Coronavirus: Whatever happened to that third, fourth, or whatever wave?

The experts have been warning of impending doom for two months, even using the phrase, “impending doom,” but cases have remained remarkably stable.  Even the Neanderthals in Texas have seen their counts decline after they stopped wearing masks and had 40,000 spectators at a baseball game.  What’s going on and why won’t the experts like Dr. Fauci concede they were wrong?

On March 30, the Director of the Centers for Disease Control and Prevention, Dr. Rochelle Walensky, went dramatically off script during a briefing from the White House COVID-19 response team.  “I’m going to pause here, I’m going to lose the script and I’m going to reflect on the recurring feeling I have of impending doom,” she said, growing visibly emotional. “We have so much to look forward to. So much promise and potential of where we are and so much reason for hope. But right now I’m scared.”

These fears were based on the notion that the United States, which had been leading the world in vaccine distribution by that point was about to follow Europe into a new spike in infections.  “We are not powerless. We can change this trajectory of the pandemic.  But it will take all of us recommitting to following the public health prevention strategies consistently while we work to get the American public vaccinated.”

To ensure there was no lack of clarity that this was in fact a personal, emotional plea rather a scientific conclusion, Dr. Walenksy laid it on quite thick.  “I’m speaking today not necessarily as your CDC director, and not only as your CDC director, but as a wife, as a mother, as a daughter, to ask you to just please hold on a little while longer.  I so badly want to be done, I know you all so badly want to be done, we’re just almost there, but not quite yet. And so, I’m asking you to just hold on a little longer, to get vaccinated when you can, so that all of those people that we all love will still be here when this pandemic ends.”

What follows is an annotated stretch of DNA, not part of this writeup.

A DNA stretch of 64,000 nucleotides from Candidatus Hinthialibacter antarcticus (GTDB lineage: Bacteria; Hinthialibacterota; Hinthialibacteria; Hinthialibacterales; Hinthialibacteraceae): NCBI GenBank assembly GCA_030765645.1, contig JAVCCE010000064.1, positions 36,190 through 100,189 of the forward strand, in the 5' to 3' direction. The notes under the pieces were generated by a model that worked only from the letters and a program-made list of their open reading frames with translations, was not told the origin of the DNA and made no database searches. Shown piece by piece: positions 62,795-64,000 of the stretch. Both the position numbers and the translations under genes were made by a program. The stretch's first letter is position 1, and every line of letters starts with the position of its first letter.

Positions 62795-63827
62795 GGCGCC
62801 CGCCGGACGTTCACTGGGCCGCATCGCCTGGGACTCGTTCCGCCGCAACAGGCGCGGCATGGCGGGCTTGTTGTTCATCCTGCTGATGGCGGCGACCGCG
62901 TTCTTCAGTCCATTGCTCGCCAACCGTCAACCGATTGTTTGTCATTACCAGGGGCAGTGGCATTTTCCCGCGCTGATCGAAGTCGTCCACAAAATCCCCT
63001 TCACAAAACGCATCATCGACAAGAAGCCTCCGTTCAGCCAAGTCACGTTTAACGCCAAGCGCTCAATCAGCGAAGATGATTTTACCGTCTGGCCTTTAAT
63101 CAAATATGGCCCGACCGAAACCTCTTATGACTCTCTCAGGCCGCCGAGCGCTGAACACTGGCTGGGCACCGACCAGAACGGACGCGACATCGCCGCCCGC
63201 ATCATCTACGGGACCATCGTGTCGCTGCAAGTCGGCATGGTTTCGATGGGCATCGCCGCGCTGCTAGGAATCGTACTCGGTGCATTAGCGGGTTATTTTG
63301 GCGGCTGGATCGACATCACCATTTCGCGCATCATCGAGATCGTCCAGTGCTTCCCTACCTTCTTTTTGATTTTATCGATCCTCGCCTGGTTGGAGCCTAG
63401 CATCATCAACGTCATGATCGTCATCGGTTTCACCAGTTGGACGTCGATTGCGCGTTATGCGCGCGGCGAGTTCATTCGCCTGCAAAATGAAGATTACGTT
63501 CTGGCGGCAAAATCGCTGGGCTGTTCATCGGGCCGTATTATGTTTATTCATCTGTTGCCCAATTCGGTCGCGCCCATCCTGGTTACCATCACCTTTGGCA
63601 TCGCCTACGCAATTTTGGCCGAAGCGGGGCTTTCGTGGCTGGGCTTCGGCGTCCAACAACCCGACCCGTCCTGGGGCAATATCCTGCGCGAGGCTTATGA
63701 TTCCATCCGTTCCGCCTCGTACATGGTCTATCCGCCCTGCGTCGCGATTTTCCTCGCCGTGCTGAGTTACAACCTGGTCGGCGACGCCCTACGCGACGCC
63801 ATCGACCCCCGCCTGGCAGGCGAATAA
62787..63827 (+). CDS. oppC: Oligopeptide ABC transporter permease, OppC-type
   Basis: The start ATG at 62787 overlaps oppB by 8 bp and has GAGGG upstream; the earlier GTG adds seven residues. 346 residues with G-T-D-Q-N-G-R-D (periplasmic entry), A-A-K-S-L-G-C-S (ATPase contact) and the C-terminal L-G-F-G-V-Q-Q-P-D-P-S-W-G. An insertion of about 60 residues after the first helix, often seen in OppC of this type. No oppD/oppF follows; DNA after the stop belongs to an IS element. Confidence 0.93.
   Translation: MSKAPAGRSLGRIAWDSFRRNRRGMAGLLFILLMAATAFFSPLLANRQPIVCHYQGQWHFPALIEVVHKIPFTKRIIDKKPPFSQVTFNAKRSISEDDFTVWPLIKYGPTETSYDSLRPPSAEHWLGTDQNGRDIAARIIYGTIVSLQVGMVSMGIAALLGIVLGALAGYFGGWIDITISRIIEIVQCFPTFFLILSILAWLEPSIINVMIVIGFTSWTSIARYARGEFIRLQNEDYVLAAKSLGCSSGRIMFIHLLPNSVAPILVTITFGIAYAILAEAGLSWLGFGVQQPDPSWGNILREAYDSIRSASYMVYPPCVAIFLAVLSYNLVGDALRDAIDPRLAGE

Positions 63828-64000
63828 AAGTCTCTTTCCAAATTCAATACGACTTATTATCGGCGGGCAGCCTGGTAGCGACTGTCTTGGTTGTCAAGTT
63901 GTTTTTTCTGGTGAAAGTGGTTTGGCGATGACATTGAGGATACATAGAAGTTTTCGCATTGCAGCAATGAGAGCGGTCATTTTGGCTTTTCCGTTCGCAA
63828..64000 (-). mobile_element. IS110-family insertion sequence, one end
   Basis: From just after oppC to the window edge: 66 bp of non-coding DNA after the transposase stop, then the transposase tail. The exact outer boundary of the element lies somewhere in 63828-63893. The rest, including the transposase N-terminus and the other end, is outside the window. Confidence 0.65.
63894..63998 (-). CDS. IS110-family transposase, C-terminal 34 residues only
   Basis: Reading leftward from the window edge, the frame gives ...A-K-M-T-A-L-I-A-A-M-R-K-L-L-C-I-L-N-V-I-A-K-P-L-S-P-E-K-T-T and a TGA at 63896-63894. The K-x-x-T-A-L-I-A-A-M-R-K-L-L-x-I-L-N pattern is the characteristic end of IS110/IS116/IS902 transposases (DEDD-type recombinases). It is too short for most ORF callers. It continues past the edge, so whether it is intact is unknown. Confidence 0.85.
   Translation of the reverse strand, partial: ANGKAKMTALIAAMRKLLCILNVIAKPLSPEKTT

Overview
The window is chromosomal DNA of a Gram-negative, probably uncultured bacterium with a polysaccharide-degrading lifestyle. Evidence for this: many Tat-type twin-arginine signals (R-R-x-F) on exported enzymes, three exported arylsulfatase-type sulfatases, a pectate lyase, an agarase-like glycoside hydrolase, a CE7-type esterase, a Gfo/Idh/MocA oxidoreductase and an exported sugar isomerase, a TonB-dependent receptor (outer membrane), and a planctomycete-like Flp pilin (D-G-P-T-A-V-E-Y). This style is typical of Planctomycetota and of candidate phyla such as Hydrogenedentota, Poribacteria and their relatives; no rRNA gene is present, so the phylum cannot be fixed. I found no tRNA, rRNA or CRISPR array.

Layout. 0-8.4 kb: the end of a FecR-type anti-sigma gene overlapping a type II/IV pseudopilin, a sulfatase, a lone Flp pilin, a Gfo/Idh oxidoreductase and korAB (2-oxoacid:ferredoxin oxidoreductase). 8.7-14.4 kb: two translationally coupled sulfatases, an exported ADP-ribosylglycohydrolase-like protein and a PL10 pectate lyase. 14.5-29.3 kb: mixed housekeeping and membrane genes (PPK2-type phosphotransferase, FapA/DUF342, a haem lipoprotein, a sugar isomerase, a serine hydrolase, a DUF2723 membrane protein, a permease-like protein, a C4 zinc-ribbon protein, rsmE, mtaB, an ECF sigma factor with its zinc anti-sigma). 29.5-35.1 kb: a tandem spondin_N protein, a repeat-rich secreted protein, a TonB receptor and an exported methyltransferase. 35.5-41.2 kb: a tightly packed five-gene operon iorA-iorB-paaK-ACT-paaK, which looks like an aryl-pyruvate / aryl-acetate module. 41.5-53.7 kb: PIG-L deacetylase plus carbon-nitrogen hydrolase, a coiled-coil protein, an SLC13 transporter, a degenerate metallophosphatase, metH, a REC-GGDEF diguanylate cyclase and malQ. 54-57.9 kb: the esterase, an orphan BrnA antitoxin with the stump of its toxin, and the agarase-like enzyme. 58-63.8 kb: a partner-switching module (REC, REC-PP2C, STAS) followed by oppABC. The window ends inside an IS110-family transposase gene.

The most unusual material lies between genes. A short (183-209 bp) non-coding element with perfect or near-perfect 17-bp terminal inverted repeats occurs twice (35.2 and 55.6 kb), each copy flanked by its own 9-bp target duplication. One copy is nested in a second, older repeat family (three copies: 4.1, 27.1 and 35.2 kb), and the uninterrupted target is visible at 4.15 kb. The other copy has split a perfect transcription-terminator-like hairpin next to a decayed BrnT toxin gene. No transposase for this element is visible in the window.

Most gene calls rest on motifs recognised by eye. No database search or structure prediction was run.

At the time, Democrat politicians, public health experts, and the media were very, very concerned about Texas.  Two weeks earlier, the state had rescinded its mask mandate and eliminated other restrictions, efforts no-less than President Biden himself described as “Neanderthal thinking.”  The data in Texas is starting to come in, however, and the experts couldn’t have been more wrong, regardless of how emotionally manipulative they were in making their case.  On March 10, the day the mandate was lifted, the 7-day average of new cases was 4,909.  As of April 18, it had declined to 3,374, a 31% drop.

By now, you probably know the script given we’ve been at this over a year .  When the announcement was made, CNN predictably claimed that “Critics of the decision said it was too soon, since only a small percentage of the state’s population had been vaccinated — less than 7% at the time — and aggressively spreading variants of the virus may lead to another explosion of cases.”  The New York Times just as predictably played up the controversy on a personal level, literally traveling to Texas and finding people who disagreed with the decision, noting that Governor Abbott had “inflamed a tension” and there was “intense resistance across the state” for merely trying to get back to something resembling normal normal and allowing people to do normal things like go to a baseball game.  “As Texas opened more widely, many workers — in supermarkets, restaurants, bars and retail stores — described growing frustrations and fears over how that balancing act was playing out in their own lives. With the state closed, they were the ones losing tips and hours of work, if they did not lose their jobs altogether. But with the state opened, they would be the ones to contend with the risks of maskless customers and crowds.”